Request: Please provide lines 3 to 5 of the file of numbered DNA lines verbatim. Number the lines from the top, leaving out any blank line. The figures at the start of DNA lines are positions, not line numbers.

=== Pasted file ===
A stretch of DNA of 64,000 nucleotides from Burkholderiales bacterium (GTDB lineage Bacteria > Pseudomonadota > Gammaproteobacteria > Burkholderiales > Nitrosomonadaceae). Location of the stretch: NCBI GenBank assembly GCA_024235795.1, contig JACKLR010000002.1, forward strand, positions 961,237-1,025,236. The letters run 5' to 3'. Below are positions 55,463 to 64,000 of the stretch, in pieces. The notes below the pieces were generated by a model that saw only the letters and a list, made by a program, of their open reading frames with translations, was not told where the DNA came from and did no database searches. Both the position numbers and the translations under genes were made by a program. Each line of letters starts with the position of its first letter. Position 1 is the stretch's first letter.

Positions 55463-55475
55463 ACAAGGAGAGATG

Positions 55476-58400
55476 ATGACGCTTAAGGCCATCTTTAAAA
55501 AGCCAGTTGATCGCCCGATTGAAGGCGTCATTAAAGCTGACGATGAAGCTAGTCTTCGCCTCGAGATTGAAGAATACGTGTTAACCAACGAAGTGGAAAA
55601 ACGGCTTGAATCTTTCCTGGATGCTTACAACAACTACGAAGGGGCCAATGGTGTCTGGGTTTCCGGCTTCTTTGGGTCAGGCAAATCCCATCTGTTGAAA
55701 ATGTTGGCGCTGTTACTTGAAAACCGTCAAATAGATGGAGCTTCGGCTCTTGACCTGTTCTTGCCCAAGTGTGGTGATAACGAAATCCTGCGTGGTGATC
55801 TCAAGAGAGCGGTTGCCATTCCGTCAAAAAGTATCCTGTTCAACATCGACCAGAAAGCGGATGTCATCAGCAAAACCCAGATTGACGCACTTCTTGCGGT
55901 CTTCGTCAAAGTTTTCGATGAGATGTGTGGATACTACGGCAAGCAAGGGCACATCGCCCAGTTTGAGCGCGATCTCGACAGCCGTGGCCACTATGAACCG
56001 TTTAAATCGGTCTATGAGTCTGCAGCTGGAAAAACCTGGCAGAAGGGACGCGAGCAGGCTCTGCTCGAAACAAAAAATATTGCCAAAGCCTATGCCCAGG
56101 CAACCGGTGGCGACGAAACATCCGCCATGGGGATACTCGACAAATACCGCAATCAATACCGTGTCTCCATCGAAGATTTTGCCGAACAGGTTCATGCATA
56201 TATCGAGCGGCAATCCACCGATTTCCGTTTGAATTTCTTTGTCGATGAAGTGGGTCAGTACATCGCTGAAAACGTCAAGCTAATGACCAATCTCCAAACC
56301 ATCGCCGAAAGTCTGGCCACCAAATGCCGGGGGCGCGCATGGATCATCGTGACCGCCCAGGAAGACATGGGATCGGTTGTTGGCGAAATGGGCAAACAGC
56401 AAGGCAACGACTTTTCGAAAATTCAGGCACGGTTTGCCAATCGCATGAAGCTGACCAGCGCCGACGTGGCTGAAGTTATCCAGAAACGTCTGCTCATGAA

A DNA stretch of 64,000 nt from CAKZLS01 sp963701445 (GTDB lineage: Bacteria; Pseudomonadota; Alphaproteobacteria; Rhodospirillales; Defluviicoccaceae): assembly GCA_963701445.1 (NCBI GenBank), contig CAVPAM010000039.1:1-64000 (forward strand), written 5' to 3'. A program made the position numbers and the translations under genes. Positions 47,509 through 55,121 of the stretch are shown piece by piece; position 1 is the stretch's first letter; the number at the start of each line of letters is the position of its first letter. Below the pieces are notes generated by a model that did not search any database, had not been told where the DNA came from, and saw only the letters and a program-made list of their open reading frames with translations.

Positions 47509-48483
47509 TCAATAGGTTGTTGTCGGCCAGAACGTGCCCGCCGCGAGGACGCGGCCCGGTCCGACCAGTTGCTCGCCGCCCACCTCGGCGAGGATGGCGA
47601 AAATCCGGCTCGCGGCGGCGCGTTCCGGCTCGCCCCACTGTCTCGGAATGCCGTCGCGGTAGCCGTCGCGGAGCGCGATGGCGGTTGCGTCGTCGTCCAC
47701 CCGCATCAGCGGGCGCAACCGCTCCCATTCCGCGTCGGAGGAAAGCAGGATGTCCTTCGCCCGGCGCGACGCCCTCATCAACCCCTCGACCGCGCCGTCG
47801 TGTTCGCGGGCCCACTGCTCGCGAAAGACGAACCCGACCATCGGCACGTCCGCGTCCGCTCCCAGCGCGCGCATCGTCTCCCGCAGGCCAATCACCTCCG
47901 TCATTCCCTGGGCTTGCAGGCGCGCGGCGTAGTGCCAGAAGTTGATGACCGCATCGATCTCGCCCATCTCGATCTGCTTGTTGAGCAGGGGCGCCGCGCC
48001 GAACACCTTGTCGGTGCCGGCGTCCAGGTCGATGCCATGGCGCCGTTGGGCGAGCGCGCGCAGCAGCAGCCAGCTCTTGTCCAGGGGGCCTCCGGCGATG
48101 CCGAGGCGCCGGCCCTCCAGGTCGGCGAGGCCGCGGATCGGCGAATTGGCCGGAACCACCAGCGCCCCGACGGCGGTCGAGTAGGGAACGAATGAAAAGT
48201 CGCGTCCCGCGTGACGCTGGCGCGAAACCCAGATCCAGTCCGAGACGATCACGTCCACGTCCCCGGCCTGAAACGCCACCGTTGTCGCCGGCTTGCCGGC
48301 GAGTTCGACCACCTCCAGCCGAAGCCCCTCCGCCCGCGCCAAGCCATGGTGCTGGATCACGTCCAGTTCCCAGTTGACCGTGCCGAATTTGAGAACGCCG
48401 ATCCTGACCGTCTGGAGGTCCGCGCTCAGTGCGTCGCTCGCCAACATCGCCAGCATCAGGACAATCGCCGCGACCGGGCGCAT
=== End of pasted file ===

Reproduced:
55463 ACAAGGAGAGATG

Positions 55476-58400
55476 ATGACGCTTAAGGCCATCTTTAAAA